Monday, October 13, 2014

What Does It Mean to "Sustain" Church Leaders?

The concept of "sustaining" is an important part of the LDS Church, but it is one that I believe generally has been weakened greatly from what it can be and is meant to be.  I believe it is much more powerful than often is understood, and I believe the gap between how it commonly is understand and what it is meant to be is extremely important.  I believe the full depth and power of the organizational structure of the Church is compromised when the membership fails to sustain the leadership in the fullest sense of the word.

The following are the definitions found in the Oxford English dictionary that have a person as a direct object: 

3a. To support the efforts or cause of; to give assistance to, back up; (in later use usually military) to support (other troops).
8. To keep (a person, the mind, the spirits, etc.) from failing or giving way; to strengthen the spirits or resolution of; to give encouragement or psychological support to.
10a. To play the part of; to keep up (an assumed role) competently; to represent (a dramatic part or character) convincingly.
10b. To hold or be invested with (a title); to fulfill or discharge the functions and responsibilities associated with (a position).
11a. To endure (something painful, difficult, or unpleasant) without failing or giving way; to bear, withstand.
13a. To tolerate the existence or presence of; to permit, abide.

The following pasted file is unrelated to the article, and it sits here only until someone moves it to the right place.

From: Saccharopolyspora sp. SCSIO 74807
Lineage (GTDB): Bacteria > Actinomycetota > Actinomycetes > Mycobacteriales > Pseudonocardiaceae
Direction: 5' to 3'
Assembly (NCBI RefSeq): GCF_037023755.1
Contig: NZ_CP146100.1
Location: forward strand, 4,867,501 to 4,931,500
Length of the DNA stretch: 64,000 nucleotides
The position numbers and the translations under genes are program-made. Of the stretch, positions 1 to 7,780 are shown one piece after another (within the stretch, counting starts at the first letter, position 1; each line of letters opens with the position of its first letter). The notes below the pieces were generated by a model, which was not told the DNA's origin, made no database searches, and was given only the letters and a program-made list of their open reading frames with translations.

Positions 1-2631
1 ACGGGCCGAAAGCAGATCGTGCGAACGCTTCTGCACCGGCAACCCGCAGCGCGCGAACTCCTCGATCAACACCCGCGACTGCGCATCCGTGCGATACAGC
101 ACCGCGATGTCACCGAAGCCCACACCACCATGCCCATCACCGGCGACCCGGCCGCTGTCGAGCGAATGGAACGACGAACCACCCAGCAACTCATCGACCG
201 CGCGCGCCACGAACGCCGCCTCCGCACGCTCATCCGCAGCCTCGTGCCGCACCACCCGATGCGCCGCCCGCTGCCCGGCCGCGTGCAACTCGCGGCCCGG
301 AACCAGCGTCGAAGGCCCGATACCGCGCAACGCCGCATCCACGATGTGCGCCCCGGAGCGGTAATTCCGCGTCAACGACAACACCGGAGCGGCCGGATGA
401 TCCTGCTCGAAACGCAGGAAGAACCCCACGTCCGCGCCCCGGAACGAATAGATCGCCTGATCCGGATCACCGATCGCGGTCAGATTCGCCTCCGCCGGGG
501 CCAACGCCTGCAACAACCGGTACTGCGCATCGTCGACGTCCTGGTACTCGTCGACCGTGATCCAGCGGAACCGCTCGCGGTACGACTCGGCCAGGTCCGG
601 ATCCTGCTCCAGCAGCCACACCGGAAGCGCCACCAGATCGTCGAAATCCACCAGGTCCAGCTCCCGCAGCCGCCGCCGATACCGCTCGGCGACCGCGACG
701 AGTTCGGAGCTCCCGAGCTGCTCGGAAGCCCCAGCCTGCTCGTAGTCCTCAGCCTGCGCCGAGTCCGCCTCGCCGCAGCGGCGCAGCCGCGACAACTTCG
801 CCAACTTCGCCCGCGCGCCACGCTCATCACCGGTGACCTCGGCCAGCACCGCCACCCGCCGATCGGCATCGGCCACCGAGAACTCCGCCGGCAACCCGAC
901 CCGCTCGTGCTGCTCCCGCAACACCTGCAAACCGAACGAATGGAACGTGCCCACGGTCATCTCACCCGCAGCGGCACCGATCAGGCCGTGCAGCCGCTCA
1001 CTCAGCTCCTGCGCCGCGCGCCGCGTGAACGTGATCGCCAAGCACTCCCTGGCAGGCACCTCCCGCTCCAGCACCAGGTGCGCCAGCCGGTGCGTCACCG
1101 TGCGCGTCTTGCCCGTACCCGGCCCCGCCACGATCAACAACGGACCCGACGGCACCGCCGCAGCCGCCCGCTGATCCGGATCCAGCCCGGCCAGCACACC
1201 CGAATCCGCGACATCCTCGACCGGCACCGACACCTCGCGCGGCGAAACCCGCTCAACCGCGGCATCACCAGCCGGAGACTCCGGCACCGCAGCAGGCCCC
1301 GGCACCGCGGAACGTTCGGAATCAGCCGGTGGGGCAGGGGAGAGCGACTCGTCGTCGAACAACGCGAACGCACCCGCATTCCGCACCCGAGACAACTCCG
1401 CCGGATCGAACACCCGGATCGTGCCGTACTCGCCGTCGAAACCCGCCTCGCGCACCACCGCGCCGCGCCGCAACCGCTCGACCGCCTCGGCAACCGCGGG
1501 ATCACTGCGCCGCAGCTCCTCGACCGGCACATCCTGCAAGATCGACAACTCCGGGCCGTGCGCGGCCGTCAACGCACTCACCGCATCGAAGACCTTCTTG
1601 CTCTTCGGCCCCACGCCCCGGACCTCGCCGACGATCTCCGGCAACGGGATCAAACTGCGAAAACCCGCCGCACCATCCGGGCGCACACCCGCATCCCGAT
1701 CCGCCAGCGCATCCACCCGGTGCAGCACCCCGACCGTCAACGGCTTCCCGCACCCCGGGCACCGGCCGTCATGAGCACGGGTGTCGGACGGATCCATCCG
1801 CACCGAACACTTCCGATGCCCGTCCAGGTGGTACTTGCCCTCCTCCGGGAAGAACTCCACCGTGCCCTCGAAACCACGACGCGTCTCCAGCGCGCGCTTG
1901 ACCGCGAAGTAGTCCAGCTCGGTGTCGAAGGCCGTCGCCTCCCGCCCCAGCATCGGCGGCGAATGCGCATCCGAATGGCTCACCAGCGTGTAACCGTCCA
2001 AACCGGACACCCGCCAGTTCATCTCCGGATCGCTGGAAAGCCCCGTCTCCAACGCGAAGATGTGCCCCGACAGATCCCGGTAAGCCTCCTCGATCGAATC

13b. To permit oneself or consent (to do or be something)

I believe there are all kinds of issues involved in the lay leadership structure of the Church. I've called it the genius and idiocy of the Church, and I've called it the best and worst thing about the Church. I've taught my children that they don't have to agree with or obey church leaders just because they are church leaders (that I'm just not into Lucifer's plan). My children know I don't agree with some things I hear in church - at all levels. I can't support every leader I've had or seen in every way they would like me to support them . . . but that's not what sustaining means.

There are enough definitions of sustain listed above to cover how I work with leaders at all levels and of all kinds, especially when "to give encouragement to; to endure (something painful, difficult, or unpleasant) without failing or giving way; to bear, withstand" is included in those definitions.

Therefore, I can and want to sustain church leaders whole-heartedly.

If I disagree with something a leader says on principle, according to the dictates of my own conscience, I am sustaining that leader in an important way if I let that leader know of my disagreement - and that can't happen if I withhold my complete sustaining. I want to hear that type of sustaining voice when I'm a leader, sustaining me by speaking up, so I provide that voice when I'm not a leader - privately, not publicly. I've disagreed verbally with leaders in the past, they have thanked me for it, and I'm sure I'll do it again - but that is not the same thing to me as not sustaining them. I have sustained them specifically because I have been willing to share my "counsel" with them when I see things differently than they do - and, again, they have appreciated it. 

I try to treat leaders (sustain them) how I want to be treated when I am in a leadership position (be sustained) - and that means I sustain them in every way listed above, including ones that too many people would see as negative.


Jeff G said...

"I try to treat leaders (sustain them) how I want to be treated when I am in a leadership position (be sustained)..."